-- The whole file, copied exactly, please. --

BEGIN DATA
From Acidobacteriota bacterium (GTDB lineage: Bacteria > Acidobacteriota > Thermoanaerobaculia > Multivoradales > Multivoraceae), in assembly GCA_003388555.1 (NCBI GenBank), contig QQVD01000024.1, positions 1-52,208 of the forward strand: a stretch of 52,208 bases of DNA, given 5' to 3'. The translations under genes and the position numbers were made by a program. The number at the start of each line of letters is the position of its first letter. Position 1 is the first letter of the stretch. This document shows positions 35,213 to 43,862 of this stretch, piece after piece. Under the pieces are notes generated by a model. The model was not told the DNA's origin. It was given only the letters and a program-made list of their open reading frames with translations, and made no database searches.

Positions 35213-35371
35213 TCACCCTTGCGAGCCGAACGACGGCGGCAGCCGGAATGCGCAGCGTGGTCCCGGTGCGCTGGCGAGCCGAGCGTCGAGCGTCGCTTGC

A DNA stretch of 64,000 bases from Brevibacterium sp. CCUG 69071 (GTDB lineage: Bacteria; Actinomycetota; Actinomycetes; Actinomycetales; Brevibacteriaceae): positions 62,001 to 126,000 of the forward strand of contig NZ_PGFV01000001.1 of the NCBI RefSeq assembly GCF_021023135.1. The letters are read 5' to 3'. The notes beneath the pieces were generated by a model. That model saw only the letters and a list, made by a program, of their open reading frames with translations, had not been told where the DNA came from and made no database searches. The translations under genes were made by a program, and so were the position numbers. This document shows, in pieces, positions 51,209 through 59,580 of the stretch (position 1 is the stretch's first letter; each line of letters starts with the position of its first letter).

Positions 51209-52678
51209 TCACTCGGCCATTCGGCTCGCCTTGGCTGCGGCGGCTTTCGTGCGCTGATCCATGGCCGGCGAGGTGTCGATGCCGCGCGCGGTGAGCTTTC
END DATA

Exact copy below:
From Acidobacteriota bacterium (GTDB lineage: Bacteria > Acidobacteriota > Thermoanaerobaculia > Multivoradales > Multivoraceae), in assembly GCA_003388555.1 (NCBI GenBank), contig QQVD01000024.1, positions 1-52,208 of the forward strand: a stretch of 52,208 bases of DNA, given 5' to 3'. The translations under genes and the position numbers were made by a program. The number at the start of each line of letters is the position of its first letter. Position 1 is the first letter of the stretch. This document shows positions 35,213 to 43,862 of this stretch, piece after piece. Under the pieces are notes generated by a model. The model was not told the DNA's origin. It was given only the letters and a program-made list of their open reading frames with translations, and made no database searches.

Positions 35213-35371
35213 TCACCCTTGCGAGCCGAACGACGGCGGCAGCCGGAATGCGCAGCGTGGTCCCGGTGCGCTGGCGAGCCGAGCGTCGAGCGTCGCTTGC

A DNA stretch of 64,000 bases from Brevibacterium sp. CCUG 69071 (GTDB lineage: Bacteria; Actinomycetota; Actinomycetes; Actinomycetales; Brevibacteriaceae): positions 62,001 to 126,000 of the forward strand of contig NZ_PGFV01000001.1 of the NCBI RefSeq assembly GCF_021023135.1. The letters are read 5' to 3'. The notes beneath the pieces were generated by a model. That model saw only the letters and a list, made by a program, of their open reading frames with translations, had not been told where the DNA came from and made no database searches. The translations under genes were made by a program, and so were the position numbers. This document shows, in pieces, positions 51,209 through 59,580 of the stretch (position 1 is the stretch's first letter; each line of letters starts with the position of its first letter).

Positions 51209-52678
51209 TCACTCGGCCATTCGGCTCGCCTTGGCTGCGGCGGCTTTCGTGCGCTGATCCATGGCCGGCGAGGTGTCGATGCCGCGCGCGGTGAGCTTTC